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Oulipoem 23: April 23 — Inventory…

23 Apr

.. not just any inventory, but one that requires knowing the parts of speech, or at least knowing how to look them up. I love the possibilities of list poems. I think today’s technology lends itself to list poems and creative presentations. However, I am a tech-challenged person, so while I thought,Yes! Great concrete poem potential!’ I wrote a regular looking poem.

The prompt:

‘Inventory is a method of analysis and classification that consists of isolating and listing the vocabulary of a pre-existing work according to parts of speech. Choose a newspaper article or passage from a newspaper article and “inventory” the nouns, verbs, adjectives, adverbs, conjunctions, articles… Bonus points for creative presentation of your final lists.’

If you are still wandering around in search of inspiration, check out Mildred, Jody, and Winston. They’ll show you just how far out you can go.

I was lucky in my source material. The Wall Street Journal has an article on flowers with, yep, lists of flowers. I parsed the article and tried to keep the parts of speech as distinguished from each other as possible, depending on what the poem needed.

The poem:

From

garden field farm

pick pluck select

photinia, lilac, astilbe
coral charm peony,
japhet orchid and Juliet
garden rose

choose collect snip

rosemary, basil, dill,
kale, artichokes, short stemmed
anemone, sweet pea,
and sunflowers

sprinkle spread place

flax, acacia, jasmine,
long-stemmed roses,
powdery stephanotis,  lilies
and hydrangeas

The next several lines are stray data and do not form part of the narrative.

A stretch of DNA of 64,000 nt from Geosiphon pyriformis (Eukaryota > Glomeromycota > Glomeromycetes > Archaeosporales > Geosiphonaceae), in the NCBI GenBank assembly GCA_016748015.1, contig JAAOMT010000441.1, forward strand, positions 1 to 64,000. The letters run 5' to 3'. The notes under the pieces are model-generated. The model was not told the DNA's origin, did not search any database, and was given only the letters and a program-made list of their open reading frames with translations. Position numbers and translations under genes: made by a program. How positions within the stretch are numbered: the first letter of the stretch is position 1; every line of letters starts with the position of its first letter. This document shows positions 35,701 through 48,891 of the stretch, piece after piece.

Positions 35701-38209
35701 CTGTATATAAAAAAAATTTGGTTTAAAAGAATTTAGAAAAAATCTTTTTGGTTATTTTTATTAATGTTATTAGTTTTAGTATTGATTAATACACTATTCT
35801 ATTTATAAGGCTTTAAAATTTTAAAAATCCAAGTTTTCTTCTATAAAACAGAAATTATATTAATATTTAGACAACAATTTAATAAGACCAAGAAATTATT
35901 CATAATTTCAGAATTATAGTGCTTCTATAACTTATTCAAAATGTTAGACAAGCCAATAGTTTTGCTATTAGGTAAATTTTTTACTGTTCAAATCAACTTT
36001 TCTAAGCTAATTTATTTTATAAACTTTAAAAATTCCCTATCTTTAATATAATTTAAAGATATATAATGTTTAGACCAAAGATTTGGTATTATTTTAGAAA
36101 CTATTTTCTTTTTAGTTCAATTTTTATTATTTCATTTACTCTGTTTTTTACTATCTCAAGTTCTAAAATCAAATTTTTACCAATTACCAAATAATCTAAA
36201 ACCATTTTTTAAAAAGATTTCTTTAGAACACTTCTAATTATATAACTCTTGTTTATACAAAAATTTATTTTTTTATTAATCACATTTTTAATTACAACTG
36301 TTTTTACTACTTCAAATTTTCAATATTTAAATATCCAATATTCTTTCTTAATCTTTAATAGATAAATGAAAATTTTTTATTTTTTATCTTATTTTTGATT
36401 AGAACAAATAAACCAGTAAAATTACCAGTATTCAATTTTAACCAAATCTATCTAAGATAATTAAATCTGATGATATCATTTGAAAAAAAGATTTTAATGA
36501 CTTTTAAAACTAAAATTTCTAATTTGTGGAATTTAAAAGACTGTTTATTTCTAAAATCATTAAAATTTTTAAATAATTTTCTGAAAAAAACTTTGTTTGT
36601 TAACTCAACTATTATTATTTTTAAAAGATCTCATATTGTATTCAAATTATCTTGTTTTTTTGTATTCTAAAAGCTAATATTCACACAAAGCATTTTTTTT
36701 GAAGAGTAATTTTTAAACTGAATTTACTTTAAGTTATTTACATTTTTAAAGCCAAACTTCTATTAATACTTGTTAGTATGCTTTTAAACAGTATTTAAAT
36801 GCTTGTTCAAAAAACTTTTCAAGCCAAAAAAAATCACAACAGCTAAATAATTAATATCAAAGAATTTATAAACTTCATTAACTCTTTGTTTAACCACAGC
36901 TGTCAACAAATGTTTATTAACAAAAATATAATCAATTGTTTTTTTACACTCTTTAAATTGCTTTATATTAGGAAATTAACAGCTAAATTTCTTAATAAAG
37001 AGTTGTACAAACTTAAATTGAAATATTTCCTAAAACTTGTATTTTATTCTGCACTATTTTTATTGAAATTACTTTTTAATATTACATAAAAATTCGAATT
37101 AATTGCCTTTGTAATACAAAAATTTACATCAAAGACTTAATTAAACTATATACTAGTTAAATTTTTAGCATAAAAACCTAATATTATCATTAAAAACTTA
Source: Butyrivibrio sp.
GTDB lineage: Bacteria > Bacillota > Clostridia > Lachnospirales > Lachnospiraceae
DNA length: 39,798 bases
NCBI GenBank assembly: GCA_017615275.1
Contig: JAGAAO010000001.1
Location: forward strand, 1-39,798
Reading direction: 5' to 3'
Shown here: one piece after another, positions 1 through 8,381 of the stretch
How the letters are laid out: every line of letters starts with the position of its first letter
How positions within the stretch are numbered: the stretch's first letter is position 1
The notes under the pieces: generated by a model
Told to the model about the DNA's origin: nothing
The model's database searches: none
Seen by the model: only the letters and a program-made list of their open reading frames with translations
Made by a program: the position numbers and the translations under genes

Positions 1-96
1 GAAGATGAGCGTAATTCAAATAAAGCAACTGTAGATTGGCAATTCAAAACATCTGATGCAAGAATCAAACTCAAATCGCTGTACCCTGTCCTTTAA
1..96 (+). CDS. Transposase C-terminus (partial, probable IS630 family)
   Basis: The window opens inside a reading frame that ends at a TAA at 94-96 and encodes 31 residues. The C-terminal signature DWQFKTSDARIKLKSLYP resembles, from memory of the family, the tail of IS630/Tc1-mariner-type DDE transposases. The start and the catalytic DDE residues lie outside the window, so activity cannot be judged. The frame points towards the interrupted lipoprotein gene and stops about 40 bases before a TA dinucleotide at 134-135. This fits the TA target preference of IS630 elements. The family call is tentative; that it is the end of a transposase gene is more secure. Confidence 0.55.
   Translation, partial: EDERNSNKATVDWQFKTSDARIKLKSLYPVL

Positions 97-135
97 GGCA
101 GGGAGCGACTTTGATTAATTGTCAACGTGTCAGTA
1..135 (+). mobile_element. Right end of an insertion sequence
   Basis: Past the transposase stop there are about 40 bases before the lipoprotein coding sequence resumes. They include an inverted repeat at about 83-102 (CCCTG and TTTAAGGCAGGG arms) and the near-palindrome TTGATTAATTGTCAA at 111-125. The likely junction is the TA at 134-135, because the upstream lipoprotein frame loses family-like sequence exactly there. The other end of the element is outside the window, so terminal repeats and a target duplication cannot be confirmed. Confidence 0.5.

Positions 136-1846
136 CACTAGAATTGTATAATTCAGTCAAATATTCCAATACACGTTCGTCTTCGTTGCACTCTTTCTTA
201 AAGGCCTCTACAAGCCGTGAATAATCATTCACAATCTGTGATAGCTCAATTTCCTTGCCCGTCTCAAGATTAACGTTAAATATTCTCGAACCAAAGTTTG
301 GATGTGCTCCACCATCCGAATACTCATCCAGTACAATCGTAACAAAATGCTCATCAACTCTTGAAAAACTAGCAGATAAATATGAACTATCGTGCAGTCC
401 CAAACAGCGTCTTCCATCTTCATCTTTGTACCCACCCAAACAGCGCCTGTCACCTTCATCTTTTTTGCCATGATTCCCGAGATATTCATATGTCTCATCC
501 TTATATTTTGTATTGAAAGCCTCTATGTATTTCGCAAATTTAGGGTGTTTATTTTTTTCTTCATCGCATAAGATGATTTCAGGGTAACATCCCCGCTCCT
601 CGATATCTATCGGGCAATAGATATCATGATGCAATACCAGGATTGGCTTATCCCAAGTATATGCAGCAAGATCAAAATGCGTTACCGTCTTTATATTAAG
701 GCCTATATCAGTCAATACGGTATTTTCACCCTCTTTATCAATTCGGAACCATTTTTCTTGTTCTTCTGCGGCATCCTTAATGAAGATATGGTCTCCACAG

create build stand

dahlias, iris, sprigs
of rosemary, grandmother’s
peonies, white Japanese
ranunculus and hyacinth

snip remove arrange

bouquet flowers foliage
flowers flowers foliage stems
leaves stems spray greenery
Queen Anne’s lace blooms
foliage flowers bouquet
sprigs blooms flowers flowers

raw focal accent linear loose
hand-tied floral seasonal ideal
idealized ephemeral delicate
uncommon unique unusual
local bohemian wild short tall
manicured dated intimate lush

in

tall glass vases, canning jars,
buckets, vintage pewter,
ceramic bowls, clear glass,
clay pots and mason jars.

The source:

Dizik, Alina. ‘Even Flowers Try to Be Chic’ Personal Journal The Wall Street Journal 23 April 2014

 
10 Comments

Posted by on 23/04/2014 in exercises, oulipost, poetry

 

Tags: , , , , , ,

10 responses to “Oulipoem 23: April 23 — Inventory…

  1. Misky

    23/04/2014 at 3:18 pm

    Wonderful treat!! Mine’s written under pressure and lack of time. Apologies to Oulipo-world.

    http://miskmask.wordpress.com/2014/04/23/day-23-seawater-vortices-and-a-smoke-ring/

     
  2. whimsygizmo

    23/04/2014 at 3:25 pm

    Whew. This was a bit of a pain. ;)

    http://whimsygizmo.wordpress.com/2014/04/23/toloache-heart/

    I love love love all the soundbump in yours. I bought an antique book once about flowers and plants. What fantastic language is used to name and describe them!

     
    • margo roby

      23/04/2014 at 3:43 pm

      I loved playing with the sounds in this one. Makes me want to live with flower names for a while.

       
  3. barbcrary

    23/04/2014 at 4:03 pm

    Jealous. This turned out so very well, Margo. You’re right about all those lovely growing things making for a fine poem.

     
    • margo roby

      23/04/2014 at 4:06 pm

      It was hard to go wrong.

      For tomorrow, look for a weird piece of syntax, the odder the better. then list as many replacement sentences as you can come up with. Yes, I cracked it!

       
  4. Misky

    24/04/2014 at 5:01 am

    Finally had a chance to read what the others have created (thanks for those links!). FAB!!

     
  5. nwian

    25/04/2014 at 5:42 pm

     
    • margo roby

      25/04/2014 at 5:59 pm

      It was one of my favourites to do!

       

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